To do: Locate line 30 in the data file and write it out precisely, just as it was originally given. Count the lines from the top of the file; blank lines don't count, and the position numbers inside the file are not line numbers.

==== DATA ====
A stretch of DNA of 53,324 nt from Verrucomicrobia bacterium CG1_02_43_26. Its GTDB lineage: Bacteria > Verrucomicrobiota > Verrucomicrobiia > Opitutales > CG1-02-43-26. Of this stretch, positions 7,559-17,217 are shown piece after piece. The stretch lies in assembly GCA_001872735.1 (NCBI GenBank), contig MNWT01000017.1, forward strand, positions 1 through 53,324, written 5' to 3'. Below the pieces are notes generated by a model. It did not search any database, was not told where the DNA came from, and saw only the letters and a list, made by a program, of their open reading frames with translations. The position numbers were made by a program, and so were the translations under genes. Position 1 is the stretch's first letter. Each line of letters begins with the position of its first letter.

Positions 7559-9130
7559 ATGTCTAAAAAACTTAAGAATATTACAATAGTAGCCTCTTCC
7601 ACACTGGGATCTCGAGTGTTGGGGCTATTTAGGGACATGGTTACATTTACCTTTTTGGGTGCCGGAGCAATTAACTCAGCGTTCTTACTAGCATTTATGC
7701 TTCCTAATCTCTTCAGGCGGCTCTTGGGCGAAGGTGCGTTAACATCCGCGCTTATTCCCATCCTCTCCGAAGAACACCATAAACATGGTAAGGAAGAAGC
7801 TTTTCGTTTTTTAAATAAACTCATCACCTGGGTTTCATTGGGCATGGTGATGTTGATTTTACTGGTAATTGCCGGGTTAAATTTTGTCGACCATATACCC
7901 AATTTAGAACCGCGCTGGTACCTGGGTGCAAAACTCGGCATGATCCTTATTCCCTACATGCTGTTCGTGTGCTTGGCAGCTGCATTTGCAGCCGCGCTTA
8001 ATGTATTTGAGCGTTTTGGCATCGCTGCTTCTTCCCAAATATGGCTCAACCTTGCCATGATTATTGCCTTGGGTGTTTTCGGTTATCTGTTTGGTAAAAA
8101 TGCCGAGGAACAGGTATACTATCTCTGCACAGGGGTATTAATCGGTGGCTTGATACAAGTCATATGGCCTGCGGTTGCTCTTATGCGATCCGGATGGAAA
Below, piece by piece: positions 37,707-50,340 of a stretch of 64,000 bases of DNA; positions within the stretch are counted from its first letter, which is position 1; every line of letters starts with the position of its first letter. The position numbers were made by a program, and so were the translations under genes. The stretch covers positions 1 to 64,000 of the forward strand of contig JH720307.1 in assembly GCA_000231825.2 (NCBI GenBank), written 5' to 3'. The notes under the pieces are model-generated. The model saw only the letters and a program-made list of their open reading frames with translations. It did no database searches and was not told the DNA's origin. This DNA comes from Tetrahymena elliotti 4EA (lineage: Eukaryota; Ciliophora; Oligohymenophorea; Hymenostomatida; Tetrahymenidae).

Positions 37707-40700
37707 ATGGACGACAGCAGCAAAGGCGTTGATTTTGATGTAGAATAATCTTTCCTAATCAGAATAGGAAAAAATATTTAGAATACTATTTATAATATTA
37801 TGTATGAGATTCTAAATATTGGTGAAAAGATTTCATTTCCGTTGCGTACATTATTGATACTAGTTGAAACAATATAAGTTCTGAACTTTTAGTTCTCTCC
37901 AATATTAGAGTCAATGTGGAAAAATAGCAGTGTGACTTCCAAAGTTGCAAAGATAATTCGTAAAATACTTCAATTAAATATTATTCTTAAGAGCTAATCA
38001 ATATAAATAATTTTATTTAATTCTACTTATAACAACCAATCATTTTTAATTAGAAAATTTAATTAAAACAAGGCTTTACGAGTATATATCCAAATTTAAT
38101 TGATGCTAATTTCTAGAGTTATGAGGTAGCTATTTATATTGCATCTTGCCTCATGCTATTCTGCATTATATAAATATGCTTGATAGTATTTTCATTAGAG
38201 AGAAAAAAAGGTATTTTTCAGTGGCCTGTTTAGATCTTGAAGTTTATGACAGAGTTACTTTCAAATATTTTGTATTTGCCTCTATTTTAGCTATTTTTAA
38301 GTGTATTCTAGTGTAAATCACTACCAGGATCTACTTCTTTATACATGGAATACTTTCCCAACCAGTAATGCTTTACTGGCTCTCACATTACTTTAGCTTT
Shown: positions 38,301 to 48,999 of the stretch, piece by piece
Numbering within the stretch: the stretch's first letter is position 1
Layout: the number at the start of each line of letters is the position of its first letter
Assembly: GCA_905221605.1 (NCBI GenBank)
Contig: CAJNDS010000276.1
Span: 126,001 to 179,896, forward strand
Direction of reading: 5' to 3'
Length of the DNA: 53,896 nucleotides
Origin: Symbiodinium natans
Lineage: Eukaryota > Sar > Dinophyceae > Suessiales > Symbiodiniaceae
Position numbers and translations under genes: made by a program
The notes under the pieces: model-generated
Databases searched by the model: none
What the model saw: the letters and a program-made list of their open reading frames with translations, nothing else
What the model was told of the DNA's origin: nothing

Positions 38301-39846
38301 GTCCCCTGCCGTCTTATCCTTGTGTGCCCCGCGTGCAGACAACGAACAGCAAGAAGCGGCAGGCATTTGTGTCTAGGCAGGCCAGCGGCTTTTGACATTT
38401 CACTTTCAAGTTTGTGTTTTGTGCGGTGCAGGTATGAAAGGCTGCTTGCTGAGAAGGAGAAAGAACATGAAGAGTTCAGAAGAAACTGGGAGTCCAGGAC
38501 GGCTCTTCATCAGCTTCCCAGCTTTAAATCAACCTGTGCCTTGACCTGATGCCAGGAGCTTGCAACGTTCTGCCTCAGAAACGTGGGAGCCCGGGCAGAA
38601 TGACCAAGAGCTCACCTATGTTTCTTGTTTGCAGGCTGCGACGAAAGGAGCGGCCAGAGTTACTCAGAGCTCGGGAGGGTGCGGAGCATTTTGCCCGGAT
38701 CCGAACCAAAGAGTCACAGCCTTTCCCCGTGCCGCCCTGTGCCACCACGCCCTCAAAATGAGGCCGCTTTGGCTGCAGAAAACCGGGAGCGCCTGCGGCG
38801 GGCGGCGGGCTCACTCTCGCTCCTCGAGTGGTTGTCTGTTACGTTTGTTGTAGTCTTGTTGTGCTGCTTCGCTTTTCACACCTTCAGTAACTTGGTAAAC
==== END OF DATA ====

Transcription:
The notes under the pieces: model-generated